DoD Buys Huge Swaths of Silicon Chips to Keep its B-2 Bomber Airborne

By Victor Westerkamp | November 12, 2021
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The United States Air Force's B-2 Stealth Bomber flies by during the 130th Rose Parade Presented By Honda 'The Melody Of Life' on January 01, 2019 in Pasadena, California. (Photo by JEROD HARRIS/Getty Images)

The Department of Defense (DoD) has placed a $2 billion rush order for customized semiconductors for use in the nation’s B-2 stealth bombers and GPS-dependent systems because the production line, responsible for the manufacturing of the semiconductors, is expected to stop.

The bulk order has been placed by GlobalFoundries Inc. (GF) in Fishkill (NY) on behalf of the DoD and needs to be delivered immediately, or at the latest in March of next year, because the company responsible for the production of the chips has sold its specialized production facility to a new proprietor, On Semiconductor Corp. which is not interested in producing them.

The DoD’s decision “addresses a diminishing manufacturing capacity,” Jessica Maxwell, a spokeswoman for the department’s acquisition office told Bloomberg in an email. 

Meanwhile, the market in specialized chips is exploding due to a growing demand for consumer items like mobile phones, tablets, and self-driving cars — exactly the field of interest GlobalFoundries is expanding into.

In a band-aid ruling approved by Congress an initial order worth $885 million is to be made on Dec. 15 on behalf of several U.S. producers who need their share of these components for their processing line.

The spending bill was exceptional because the White House budget office had to convince Congress to fit it in as an addition to the fiscal year 2021 which, by that time, deliberations on the year’s spending would have already been closed.

Maxwell also attested that the ruling was necessary to give GlobalFoundries “enough time to process the requests and manufacture the parts before the production line shuts down,” she said via email.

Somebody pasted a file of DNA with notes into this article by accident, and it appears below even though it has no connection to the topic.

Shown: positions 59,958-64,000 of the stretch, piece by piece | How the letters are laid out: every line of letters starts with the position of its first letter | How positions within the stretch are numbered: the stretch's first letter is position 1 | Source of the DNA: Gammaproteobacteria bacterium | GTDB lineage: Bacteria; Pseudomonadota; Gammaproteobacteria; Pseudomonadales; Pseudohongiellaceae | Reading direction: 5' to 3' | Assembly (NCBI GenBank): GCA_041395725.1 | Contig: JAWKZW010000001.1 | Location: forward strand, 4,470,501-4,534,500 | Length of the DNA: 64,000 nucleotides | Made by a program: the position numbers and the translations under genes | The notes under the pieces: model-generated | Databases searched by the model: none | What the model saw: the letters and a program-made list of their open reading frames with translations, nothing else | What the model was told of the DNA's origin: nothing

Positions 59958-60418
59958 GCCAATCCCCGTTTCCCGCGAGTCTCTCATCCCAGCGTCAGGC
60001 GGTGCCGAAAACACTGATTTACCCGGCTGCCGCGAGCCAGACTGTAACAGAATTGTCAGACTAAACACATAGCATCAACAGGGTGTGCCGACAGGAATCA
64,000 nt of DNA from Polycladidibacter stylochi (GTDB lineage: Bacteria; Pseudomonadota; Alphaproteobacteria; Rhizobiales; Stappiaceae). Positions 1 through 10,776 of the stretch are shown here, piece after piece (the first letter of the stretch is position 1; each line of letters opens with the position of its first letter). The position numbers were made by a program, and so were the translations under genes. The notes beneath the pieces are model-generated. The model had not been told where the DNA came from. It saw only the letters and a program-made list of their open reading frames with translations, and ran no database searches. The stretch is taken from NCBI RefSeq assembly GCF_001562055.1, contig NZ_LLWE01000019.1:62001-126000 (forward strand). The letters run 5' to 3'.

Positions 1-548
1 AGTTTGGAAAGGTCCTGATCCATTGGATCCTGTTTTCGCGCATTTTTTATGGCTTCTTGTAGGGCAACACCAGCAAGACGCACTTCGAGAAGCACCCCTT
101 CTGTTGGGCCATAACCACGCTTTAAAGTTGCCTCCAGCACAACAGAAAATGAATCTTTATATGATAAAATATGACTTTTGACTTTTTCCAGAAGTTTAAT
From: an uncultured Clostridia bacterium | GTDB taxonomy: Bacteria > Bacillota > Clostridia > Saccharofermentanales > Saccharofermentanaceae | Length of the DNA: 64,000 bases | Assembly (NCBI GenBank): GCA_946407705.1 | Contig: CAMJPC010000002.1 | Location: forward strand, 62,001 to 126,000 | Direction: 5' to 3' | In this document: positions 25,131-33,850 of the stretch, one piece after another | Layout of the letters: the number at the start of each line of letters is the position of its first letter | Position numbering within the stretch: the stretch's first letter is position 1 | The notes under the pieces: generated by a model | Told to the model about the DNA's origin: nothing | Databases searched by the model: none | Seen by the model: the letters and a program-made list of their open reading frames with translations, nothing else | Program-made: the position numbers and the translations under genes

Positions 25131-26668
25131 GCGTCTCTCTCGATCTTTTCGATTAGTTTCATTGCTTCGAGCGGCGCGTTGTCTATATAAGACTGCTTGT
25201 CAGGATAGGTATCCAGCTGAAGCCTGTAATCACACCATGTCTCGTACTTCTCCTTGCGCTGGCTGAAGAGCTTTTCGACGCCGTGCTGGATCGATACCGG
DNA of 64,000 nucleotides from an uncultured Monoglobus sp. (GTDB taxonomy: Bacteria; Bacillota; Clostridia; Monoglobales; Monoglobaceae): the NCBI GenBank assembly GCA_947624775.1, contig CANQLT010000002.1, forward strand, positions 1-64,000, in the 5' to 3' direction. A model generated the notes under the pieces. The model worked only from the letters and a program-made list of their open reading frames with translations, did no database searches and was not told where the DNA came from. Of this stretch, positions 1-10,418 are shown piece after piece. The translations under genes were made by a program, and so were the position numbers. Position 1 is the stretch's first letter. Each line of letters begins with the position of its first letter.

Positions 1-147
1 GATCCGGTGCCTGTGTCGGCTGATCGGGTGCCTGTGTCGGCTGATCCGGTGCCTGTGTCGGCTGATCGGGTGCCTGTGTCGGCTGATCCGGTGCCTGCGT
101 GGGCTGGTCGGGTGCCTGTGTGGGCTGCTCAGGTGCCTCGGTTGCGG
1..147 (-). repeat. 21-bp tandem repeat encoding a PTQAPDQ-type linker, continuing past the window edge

By March 3, the remainder of the order would have to be placed which would give the company enough time to live up to the agreement and produce enough for the lifetime of the program, the outlet reported based on information by an anonymous defense official. Normally, it takes about three months for a piece of silicon to transform into a high-tech semiconductor chip.

“For certain programs and technologies, we are meeting the DoD’s needs by manufacturing large volumes of chips sufficient for the lifetime of the program,” GF said in a statement.

“In other instances, we are partnering with the DoD to extend the lifecycle of certain technologies manufactured at Fab 10 by transitioning the manufacturing of their chips to other GF Fabs,” the company added.

In April 2019 both parties, GF and On Semiconductors, subjected their announcement to regulatory review, confirming the transaction and agreement that the latter would take control of the Fishkill facility and its workforce by December 2022.

The outlet also cited the Air Force which said in a statement that the “bulk buy” of the military’s specialized GPS code-compliant “Application Specific Integrated Circuits” should be sufficient for many years “for use in various cards, receivers, and/or platforms based on service requirements.” The agency also said the components comply with the defense’s standards for specialized weight and power requirements.

The DoD also signed an agreement with GlobalFoundries for producing another type of semiconductor starting in 2023. Those will be produced at a GF facility in Malta, New York, the home state of Senate Majority Leader Chuck Schumer who has been advocating all along for securing semiconductor suppliers in the U.S.

GlobalFoundries is based in Santa Clara, California, and 80 percent of the company is owned by Mubadala Investment Co., the investment arm of the government of Abu Dhabi. The company boasts over 250 companies as customers and operates manufacturing facilities in the U.S., Europe, and Asia.